There was nothing anyone could do. Nikki had gone from seeking help to serving jail time.

While the Cherry Hills team was in the process of receiving authorization to speak with Nikki through video conference, Michelle received word that Nikki had been released.

“We didn’t know where she had gone,” Michelle said. Two days later, a Sunday, Nikki showed up on the church’s doorstep a third time. With no driver’s license and no money, she had walked back to Denver.

“She’s exhausted, hungry, dirty,” Michelle said. “And, I don’t know where I’m going to put her.”

Reason 6: Homeless shelters will turn down victims. Hotels aren’t good either.

The missions team scrambled to find a place for Nikki to stay. “When shelters learned Nikki was a sex-trafficking victim, they would turn her down,” Michelle said. “My sense is a regular shelter is not equipped to deal with the compound trauma of homelessness and sex trafficking.”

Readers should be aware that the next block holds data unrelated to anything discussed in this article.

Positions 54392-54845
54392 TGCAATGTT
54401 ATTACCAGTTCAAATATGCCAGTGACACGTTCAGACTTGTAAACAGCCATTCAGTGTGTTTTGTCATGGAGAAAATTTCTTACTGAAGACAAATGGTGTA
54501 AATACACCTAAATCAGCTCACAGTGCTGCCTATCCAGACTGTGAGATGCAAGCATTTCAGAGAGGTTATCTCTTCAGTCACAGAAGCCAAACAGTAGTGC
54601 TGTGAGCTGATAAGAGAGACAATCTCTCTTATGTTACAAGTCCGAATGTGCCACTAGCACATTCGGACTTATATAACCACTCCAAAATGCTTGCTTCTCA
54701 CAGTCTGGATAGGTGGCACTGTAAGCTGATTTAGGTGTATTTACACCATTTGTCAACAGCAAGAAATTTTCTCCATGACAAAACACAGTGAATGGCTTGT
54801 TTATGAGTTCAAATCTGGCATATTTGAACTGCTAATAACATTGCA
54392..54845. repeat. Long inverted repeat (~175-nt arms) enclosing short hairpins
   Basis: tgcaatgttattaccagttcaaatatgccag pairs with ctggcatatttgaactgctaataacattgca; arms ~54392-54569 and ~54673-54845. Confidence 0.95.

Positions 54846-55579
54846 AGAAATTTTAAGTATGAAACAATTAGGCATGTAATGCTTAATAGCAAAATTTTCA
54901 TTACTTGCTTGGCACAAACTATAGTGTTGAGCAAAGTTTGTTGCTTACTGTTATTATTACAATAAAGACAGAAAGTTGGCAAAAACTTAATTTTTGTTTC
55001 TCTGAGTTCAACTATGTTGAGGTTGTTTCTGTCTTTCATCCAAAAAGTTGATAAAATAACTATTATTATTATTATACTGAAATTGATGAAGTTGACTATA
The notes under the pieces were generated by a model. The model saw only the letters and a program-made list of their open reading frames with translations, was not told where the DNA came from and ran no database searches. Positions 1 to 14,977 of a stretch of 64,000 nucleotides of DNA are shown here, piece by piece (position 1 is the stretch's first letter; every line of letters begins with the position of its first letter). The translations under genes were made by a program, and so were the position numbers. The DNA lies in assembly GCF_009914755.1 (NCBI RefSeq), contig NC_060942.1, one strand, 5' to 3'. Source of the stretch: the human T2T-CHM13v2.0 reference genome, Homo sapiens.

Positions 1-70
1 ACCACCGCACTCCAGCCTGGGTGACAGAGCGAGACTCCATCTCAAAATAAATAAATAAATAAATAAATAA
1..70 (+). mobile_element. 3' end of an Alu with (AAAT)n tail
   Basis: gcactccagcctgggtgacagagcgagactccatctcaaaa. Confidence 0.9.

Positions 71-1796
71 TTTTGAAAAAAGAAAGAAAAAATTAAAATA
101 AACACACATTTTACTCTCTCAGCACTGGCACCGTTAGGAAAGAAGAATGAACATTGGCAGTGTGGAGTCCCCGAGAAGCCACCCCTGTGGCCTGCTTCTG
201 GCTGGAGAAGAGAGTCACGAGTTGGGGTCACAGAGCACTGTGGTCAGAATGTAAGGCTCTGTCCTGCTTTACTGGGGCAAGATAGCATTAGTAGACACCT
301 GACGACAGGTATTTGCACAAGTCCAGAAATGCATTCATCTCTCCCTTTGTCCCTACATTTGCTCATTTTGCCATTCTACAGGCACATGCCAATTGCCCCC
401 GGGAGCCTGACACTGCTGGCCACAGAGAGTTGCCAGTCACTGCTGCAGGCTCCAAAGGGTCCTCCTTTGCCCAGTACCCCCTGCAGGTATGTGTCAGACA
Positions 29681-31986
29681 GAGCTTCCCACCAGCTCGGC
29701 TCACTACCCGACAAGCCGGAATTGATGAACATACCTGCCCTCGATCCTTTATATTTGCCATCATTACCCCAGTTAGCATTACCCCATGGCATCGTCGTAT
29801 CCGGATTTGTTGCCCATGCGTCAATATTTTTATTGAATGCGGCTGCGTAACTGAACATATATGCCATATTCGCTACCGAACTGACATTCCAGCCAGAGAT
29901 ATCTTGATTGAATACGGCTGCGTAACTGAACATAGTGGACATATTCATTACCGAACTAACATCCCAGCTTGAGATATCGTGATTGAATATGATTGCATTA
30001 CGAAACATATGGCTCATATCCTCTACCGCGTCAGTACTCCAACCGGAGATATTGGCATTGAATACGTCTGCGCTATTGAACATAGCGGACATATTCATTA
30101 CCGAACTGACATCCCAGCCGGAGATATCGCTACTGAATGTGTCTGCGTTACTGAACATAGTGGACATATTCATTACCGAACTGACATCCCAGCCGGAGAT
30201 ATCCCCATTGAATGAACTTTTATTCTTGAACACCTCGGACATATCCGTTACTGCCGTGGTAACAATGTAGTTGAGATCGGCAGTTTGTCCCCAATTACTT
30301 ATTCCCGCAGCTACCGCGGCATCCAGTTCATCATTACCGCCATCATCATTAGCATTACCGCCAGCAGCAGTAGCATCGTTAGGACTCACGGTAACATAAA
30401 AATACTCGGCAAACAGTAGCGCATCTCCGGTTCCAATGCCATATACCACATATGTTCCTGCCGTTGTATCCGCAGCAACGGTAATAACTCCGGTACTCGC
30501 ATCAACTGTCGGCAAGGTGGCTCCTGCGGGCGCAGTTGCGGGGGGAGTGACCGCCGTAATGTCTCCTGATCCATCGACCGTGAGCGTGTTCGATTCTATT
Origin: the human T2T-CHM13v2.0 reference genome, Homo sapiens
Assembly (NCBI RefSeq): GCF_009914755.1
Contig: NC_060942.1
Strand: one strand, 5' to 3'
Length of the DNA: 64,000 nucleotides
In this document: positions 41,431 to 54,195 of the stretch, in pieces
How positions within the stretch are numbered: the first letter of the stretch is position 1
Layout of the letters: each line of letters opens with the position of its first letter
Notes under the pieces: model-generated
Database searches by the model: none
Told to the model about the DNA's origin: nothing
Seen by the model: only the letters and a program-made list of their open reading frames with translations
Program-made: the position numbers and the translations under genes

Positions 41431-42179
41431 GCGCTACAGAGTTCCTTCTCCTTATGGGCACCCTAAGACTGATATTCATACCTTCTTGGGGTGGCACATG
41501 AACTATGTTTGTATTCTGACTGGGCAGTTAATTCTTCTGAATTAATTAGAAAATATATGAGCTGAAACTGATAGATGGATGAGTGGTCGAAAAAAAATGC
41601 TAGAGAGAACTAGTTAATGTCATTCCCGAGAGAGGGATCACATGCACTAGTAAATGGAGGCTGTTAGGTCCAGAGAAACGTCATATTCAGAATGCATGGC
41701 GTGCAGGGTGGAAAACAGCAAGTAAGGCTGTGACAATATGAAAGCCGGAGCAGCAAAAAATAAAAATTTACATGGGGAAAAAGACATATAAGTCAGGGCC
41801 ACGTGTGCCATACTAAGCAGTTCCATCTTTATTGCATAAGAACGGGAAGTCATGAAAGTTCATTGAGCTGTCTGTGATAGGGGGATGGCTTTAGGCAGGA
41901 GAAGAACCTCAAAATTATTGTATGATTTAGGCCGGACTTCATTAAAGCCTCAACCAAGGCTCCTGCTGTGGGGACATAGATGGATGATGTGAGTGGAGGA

Cherry Hills put Nikki up in a hotel, only to discover later that hotel rooms often are where sex-trafficking victims are first traumatized. With no options, Michelle asked Nikki, “You don’t have a place to sleep tonight. You know the streets better than I do. What are your options?”

Nikki knew of a shelter in Colorado Springs, 70 miles away. The Cherry Hills team arranged for transportation.

Reason 7: They aren’t free from making bad choices.

Freeing victims from bondage doesn’t mean freeing them from making bad choices. Nikki needed to be in a safe, secure environment, away from the evils and temptations that stalked her. She needed a place where she could receive specialized, multifaceted care. But that place didn’t exist in Denver, not for sex-trafficking victims at least.